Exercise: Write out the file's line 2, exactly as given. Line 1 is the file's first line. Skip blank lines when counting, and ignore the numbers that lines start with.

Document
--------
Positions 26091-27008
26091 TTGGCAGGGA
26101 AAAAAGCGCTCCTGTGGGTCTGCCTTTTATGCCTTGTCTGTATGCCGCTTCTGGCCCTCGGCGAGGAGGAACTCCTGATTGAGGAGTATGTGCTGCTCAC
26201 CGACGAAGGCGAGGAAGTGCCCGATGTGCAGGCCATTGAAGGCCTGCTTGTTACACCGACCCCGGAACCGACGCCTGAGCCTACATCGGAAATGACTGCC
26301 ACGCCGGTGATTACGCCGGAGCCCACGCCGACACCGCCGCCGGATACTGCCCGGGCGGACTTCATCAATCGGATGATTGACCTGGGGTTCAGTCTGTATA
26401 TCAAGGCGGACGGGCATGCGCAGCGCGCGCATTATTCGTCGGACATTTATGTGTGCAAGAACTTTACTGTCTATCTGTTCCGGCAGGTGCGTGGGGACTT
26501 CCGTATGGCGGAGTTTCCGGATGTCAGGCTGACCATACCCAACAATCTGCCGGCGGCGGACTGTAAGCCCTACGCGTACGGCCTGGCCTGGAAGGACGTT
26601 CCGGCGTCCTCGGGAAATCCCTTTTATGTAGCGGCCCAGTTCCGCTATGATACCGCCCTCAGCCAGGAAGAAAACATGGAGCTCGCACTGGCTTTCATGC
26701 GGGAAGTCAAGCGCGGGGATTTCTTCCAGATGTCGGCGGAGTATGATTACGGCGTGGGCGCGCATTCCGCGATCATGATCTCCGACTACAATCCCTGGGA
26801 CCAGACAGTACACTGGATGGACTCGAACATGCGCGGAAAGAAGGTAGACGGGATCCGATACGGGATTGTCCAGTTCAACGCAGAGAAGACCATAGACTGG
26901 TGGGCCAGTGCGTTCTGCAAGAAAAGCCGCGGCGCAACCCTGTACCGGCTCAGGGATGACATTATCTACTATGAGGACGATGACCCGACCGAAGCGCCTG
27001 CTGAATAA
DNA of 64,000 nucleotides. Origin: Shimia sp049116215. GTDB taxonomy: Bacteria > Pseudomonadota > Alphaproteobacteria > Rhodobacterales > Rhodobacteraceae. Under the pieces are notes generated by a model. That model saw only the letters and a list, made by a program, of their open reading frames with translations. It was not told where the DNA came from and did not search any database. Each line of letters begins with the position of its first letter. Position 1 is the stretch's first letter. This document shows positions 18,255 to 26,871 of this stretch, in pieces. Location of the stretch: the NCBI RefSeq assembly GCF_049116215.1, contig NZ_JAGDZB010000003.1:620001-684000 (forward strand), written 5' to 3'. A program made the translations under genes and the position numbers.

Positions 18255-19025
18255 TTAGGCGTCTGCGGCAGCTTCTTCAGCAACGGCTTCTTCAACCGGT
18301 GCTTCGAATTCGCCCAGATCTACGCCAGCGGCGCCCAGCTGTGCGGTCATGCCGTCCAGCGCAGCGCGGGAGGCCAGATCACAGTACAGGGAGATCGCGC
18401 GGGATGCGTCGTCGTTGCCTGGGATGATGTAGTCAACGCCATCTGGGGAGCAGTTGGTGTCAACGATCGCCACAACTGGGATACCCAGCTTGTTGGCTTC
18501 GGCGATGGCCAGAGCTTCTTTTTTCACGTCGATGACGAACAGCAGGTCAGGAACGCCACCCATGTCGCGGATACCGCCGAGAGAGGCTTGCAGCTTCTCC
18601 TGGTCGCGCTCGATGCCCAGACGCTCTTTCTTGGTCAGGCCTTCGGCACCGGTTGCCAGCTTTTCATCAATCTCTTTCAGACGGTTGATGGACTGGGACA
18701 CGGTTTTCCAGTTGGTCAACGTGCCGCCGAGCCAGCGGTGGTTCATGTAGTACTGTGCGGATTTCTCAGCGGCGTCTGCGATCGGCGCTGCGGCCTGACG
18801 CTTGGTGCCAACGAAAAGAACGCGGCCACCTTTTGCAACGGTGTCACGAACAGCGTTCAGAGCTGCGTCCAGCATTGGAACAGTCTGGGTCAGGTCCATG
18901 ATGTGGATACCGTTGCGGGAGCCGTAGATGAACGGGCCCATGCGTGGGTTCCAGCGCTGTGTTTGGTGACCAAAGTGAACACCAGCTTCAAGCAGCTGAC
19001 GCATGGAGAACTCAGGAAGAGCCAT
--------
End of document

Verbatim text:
26091 TTGGCAGGGA